Taxes on Withdrawals From an Investment Account

by Chris Brantley
The IRS taxes long-term and short-term investment gains differently.

Before you graduate from college and get your first real job, it's good to know about investing in stocks and how you pay taxes on your stock gains or losses. You basically have two options: Retirement plans provide you a tax-deferred way to invest your money to prepare for retirement. Brokerage accounts allow you to invest in stocks and earn money for the present, but you'll have to pay taxes on the money you make.

Paying Long-Term Gains

You pay taxes on long-term gains when you hold a stock for 12 months or more. If you buy a stock for $20 and over a two-year period it climbs to $25, you owe tax on the gain of $5 if you sell it. Your gain is not realized until you sell the stock that has increased in value. Most new investors are better off buying a stock that's likely to go up and holding it for an extended period. You only want to put money into an investment account -- especially a taxable investment account -- that you don't need for a long time. This minimizes your tax consequences.

Paying Ordinary Income Taxes

As you get older and make more money, you'll have to file income taxes. The Internal Revenue Service refers to these as ordinary income taxes. As of 2013, you don't have to pay taxes until you earn more than $6,100 if your parents claim you as a dependent or $10,000 if you file your own taxes. You pay a percentage of your earnings as tax, and your tax rate increases as your pay goes up. Short-term capital gains -- investment gains you earn by buying and selling stocks within one year -- are taxed at the same rate as your ordinary income. Your ordinary income tax rate normally exceeds the long-term capital gain rate -- especially as you get older and earn more at your job.

Investing in Retirement

When you get your first career-type job, you may get the chance to invest in an employer-sponsored retirement account, particularly if you work for a large company. If your employer does not offer a plan, you can open your own individual retirement account, or IRA, through a brokerage firm or bank. These qualified accounts allow you to invest your money before you pay taxes, and your investment grows without having any taxes taken out until you withdraw the money. If you take your savings out before you turn 59 1/2, you'll pay ordinary income taxes and an extra 10 percent penalty for early withdrawal. There’s one exception: Roth IRAs are funded with after-tax dollars, and you don’t get taxed when you take money out.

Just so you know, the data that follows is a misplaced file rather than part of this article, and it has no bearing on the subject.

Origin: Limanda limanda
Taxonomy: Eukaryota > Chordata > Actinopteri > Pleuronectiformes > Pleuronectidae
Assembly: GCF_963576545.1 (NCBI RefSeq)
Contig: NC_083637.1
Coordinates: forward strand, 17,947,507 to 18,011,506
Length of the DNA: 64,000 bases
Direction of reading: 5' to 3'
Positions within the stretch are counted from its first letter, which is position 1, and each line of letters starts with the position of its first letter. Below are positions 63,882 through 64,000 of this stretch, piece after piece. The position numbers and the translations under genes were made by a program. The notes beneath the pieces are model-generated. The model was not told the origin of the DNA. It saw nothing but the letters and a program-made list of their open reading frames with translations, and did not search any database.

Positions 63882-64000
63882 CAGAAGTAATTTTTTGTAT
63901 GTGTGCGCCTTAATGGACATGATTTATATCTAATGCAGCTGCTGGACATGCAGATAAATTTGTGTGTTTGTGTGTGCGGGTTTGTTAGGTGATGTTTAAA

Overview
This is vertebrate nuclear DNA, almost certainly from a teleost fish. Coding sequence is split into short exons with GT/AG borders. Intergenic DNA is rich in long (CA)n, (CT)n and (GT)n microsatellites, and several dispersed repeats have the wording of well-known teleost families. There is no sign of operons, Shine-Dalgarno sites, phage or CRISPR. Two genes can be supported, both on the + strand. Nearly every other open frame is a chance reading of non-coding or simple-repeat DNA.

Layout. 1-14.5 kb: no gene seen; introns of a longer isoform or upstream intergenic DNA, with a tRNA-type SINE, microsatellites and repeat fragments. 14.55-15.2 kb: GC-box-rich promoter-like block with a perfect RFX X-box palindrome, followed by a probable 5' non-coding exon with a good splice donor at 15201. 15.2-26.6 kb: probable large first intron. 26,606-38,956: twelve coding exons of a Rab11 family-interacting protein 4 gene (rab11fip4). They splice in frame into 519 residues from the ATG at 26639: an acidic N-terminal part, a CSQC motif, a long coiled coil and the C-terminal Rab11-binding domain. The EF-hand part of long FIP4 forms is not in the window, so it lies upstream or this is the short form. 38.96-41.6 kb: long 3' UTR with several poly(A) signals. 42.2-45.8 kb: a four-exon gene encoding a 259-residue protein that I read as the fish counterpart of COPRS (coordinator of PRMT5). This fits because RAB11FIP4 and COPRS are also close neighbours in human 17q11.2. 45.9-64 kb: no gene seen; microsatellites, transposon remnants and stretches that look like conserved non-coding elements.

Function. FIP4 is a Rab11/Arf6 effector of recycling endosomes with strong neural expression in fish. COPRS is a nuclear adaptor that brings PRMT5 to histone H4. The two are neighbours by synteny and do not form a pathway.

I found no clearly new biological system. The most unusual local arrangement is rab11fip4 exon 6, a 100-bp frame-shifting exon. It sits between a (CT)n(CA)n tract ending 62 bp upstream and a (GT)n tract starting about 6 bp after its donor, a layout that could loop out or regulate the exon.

Starting to Invest

You have to reach 18 to open your own investment account, but you can start a joint account with a parent or guardian before then. When you open your own investment account, it's a good idea to start funding your tax-deferred retirement account first. After you do that, you can take any leftover money and open a taxable investment account for buying and holding stocks for more than a year. It's wise to avoid buying and selling stocks on a short-term basis. This is usually reserved for professional investors and sophisticated investors who have the time and know-how to do so successfully, as it's a risky way to make money and an easy way to lose it.

About the Author

Chris Brantley began writing professionally for a financial analysis firm in 1997. From 2000 to 2004, he worked as a financial advisor, specializing in retirement planning and earned his Series 7, Series 66 and insurance licenses. Brantley started his full-time writing career in 2012 and has written for a variety of financial websites, including insurance, real estate, loan and investment sites. He holds a Bachelor of Arts in English from the University of Georgia.

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